Leadership Styles

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Leadership is defined as the process of influencing the activities of an individual or a group to achieve a certain objectives in a given situation (DuBrin, 1990). Studies have found that traditional criteria used to define successful leadership no longer fit into today's modern work place (Davenport & Prusak, 1998). Instead, successful leaders are said to be able to adapt their leadership style according to the needs of their subordinates and situations.

Through literature review, the author found that there are many approaches to studying or categorising leadership. Leadership could be studied using trait theory, behavioural approach and contingency approach, just to name a few. According to the typology of leadership proposed by Pearce, Sims, Cox, Ball, Schnell, Smith and Trevino (2003), there are four leadership styles: directive leadership, transactional leadership, transformational leadership and empowering leadership.

Directive leadership relies primarily on power that the leader has. This type of leadership style uses direction, command, assigned goals, intimidation and reprimand as the key tools to influence subordinates' behaviours (Pearce et al., 2003).

In transactional leadership, the leader clarifies the subordinates' role and task requirements, initiates structure, provides rewards and displays considerations for subordinates (Daft, 1997). These leaders focus on the exchange of efforts and rewards to achieve maximal motivation (Pearce et al., 2003).

According to Daft (1997), transformational leaders are those who lead their followers by focusing on intangible qualities such as vision, shared values, relationships and provide common ground to engage their followers to bring about innovation and changes. Transformational leaders tend to transmit a sense of mission, delegate authority, emphasize problem solving and use reasoning as well as coaching and teaching (Bass, 1990).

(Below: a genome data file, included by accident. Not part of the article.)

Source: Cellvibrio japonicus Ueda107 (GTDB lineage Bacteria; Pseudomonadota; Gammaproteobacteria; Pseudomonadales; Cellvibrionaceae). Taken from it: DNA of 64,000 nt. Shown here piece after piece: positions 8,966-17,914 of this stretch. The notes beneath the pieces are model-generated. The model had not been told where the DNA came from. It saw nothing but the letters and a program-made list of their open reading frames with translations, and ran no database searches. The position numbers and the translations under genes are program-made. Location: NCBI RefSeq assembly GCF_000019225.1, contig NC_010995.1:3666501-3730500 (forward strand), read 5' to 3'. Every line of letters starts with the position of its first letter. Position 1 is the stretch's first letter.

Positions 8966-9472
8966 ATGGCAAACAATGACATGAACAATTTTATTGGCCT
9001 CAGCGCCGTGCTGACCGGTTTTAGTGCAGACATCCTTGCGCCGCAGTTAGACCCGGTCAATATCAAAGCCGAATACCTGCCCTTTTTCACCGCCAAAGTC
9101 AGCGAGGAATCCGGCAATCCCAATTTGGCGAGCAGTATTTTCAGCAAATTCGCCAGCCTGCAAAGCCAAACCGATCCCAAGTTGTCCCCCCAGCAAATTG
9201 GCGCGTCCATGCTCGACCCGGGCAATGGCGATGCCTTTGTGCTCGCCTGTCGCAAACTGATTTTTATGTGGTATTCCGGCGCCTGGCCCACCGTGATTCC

Empowering leadership focuses on the development of the follower's self-management and self-leadership skills as well as encouraging opportunity thinking and participative goal setting (Pearce et al., 2003). The delegation of power and authority to subordinates can increase their motivation to accomplish tasks. In fact, a study by Keller and Dansereau (1995) found that empowerment from supervisors enhances the self-worth of subordinates. According to Daft (1997), empowering subordinates means giving them four elements to allow them to act more freely to accomplish their tasks: information, knowledge, power and rewards.

Generational Groups and Leadership Styles

With more and more Baby Boomers (now aged 46 to 64 years old) retiring and more Gen Y (currently aged 10 to 29 years old) entering the work place, the demographic of the work place will be changed dramatically. The emerging new work force will be made up of predominantly Gen X (now aged 30 to 45 years old) and Gen Y workers.

According to Murphy (2007), different generational groups would have different expectation on work ethics, leadership and authority. Employees with different work characteristics have been found to be more effective and productive with different leadership style (Tulgan, 2000). Although these differences might be subtle, they could cause conflict, frustration and misunderstanding, if not managed properly (Murphy, 2007). Understanding generational diversity is important has it will help enhance the competitive edge of an organisation, improve recruitment and retention and as such create a better organisation (Baldonado & Spangenburg, 2009). Leaders thus need to be sensitive to the differing generational values, needs and expectations if they are to be effective in leading a multigenerational work force. This study is thus important as it attempts to identify and understand the leadership preference of the different generational workers.

Studies have found that Gen X and Baby Boomers prefers different leadership style (Yu & Miller, 2005). Given that Gen Y is a later generation than Gen X, it would be reasonable to expect differences in the leadership style preference between Baby Boomers and Gen Y due to the huge historical time and life experience differences. This comparison would thus not be very interesting. Since Gen X and Gen Y are back to back generation, and since the size and impact of Gen Y in the work place is growing, it would thus be interesting to ascertain the leadership style preference of these two generational groups instead. As such, the key independent variable for this study will be generation (specifically, Gen X and Gen Y) as measured by age.